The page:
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Poland’s demand for Australian wine flourishes

Market Bulletin | Issue 193
17 Mar 2020
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Since Poland joined the European Union (EU) in 2004, wine consumption has grown on average 4 per cent per year, with total consumption now just behind that of Denmark. Australian wine exports to Poland grew by 34 per cent in value to $4.5 million in 2019, moving it into the top 10 most valuable markets in the EU for Australian exports.

Economic growth since EU accession

Poland is situated in Central Europe, east of Germany and north of the Czech Republic and Slovakia. It is home to nearly 38 million people, roughly the same as Canada or the state of California. On 1 May 2004, Poland joined the EU along with 9 other countries (Cyprus, the Czech Republic, Estonia, Hungary, Latvia, Lithuania, Malta, Slovakia, and Slovenia) making it the largest expansion of the EU to date.

Since 2004, Poland’s gross domestic product (GDP) has doubled, with strong growth predicted in the next 5 years (see Figure 1). The unemployment rate has also fallen, from 19 per cent in 2004 to 3.8 per cent in 2018 (see Figure 2). This positive movement in economic indicators was not only aided by the development funds provided by the European Union, but also by a boost to Poland’s exports to other European nations. The removal of barriers to trade has also aided in the development of Poland’s wine culture.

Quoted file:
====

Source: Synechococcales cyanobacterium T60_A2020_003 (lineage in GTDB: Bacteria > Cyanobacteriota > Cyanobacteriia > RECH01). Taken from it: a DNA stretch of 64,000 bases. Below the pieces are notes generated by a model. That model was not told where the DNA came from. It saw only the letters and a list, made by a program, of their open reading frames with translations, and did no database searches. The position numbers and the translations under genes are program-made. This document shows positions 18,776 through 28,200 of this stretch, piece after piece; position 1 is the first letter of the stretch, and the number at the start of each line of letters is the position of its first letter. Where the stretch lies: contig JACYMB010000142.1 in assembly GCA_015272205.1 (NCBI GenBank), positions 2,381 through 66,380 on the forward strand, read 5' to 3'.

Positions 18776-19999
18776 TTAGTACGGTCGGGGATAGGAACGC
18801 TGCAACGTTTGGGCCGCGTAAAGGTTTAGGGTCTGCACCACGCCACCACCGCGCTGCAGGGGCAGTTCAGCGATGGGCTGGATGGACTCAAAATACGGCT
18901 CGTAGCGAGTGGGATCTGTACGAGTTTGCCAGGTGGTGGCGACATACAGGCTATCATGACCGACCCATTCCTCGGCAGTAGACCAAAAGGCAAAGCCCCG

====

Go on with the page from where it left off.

Figure 1: Poland’s gross domestic product

Source: International Monetary Fund

Figure 2: Poland’s unemployment rate

Source: International Monetary Fund

Wine consumption growing despite population decline

While beer remains the most popular alcoholic beverage in Poland (with an 88 per cent share of consumption), wine has enjoyed steady growth over the past 2 decades. This consumption growth is happening while the population has been in steady decline. Per capita consumption of wine has risen on average 2 per cent per year in the past 5 years as a result and now sits at 3.8 litres per person per annum.  For comparison, Australia consumes 22.5 litres per person, while the United Kingdom consumes 17.7 litres and the United States of America, 9.8 (IWSR).

The growth driver has been imported wine, growing by 5 per cent on average each year since 2000, moving from a 54 per cent share of wine consumption to 83 per cent (see Figure 3).

Figure 3: Volume of wine consumption in Poland

Source: The International Wine and Spirit Record (IWSR)

Italian and French wine have a combined quarter share of the value of consumption, while wine from the United States of America is the third most consumed, due to the popularity of market leader brand Carlo Rossi. Australia ranks thirteenth in the market, with a 1 per cent value share.

Figure 4: 2018 share of consumption value by origin

Source: IWSR